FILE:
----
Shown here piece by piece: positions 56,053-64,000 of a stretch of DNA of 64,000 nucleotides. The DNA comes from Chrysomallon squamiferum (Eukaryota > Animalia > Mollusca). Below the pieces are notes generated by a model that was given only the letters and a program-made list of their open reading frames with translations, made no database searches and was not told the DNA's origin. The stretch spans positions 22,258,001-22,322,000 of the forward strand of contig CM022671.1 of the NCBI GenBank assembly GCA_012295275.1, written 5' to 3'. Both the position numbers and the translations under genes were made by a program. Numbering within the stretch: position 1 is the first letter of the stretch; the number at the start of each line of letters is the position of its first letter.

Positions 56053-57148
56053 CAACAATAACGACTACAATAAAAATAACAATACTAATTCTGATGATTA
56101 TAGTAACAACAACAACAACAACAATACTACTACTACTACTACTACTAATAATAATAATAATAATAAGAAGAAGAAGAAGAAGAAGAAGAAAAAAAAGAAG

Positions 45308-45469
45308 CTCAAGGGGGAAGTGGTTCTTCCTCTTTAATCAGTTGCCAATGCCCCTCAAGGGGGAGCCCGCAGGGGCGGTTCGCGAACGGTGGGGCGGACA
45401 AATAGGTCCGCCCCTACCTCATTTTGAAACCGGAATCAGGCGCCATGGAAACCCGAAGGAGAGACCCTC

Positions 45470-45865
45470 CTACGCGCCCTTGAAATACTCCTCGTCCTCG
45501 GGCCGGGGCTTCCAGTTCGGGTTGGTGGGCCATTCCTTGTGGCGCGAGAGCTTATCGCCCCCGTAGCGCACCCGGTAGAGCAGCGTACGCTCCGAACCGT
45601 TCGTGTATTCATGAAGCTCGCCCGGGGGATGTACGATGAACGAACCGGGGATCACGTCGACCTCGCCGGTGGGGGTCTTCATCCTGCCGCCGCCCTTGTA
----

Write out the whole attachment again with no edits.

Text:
Shown here piece by piece: positions 56,053-64,000 of a stretch of DNA of 64,000 nucleotides. The DNA comes from Chrysomallon squamiferum (Eukaryota > Animalia > Mollusca). Below the pieces are notes generated by a model that was given only the letters and a program-made list of their open reading frames with translations, made no database searches and was not told the DNA's origin. The stretch spans positions 22,258,001-22,322,000 of the forward strand of contig CM022671.1 of the NCBI GenBank assembly GCA_012295275.1, written 5' to 3'. Both the position numbers and the translations under genes were made by a program. Numbering within the stretch: position 1 is the first letter of the stretch; the number at the start of each line of letters is the position of its first letter.

Positions 56053-57148
56053 CAACAATAACGACTACAATAAAAATAACAATACTAATTCTGATGATTA
56101 TAGTAACAACAACAACAACAACAATACTACTACTACTACTACTACTAATAATAATAATAATAATAAGAAGAAGAAGAAGAAGAAGAAGAAAAAAAAGAAG

Positions 45308-45469
45308 CTCAAGGGGGAAGTGGTTCTTCCTCTTTAATCAGTTGCCAATGCCCCTCAAGGGGGAGCCCGCAGGGGCGGTTCGCGAACGGTGGGGCGGACA
45401 AATAGGTCCGCCCCTACCTCATTTTGAAACCGGAATCAGGCGCCATGGAAACCCGAAGGAGAGACCCTC

Positions 45470-45865
45470 CTACGCGCCCTTGAAATACTCCTCGTCCTCG
45501 GGCCGGGGCTTCCAGTTCGGGTTGGTGGGCCATTCCTTGTGGCGCGAGAGCTTATCGCCCCCGTAGCGCACCCGGTAGAGCAGCGTACGCTCCGAACCGT
45601 TCGTGTATTCATGAAGCTCGCCCGGGGGATGTACGATGAACGAACCGGGGATCACGTCGACCTCGCCGGTGGGGGTCTTCATCCTGCCGCCGCCCTTGTA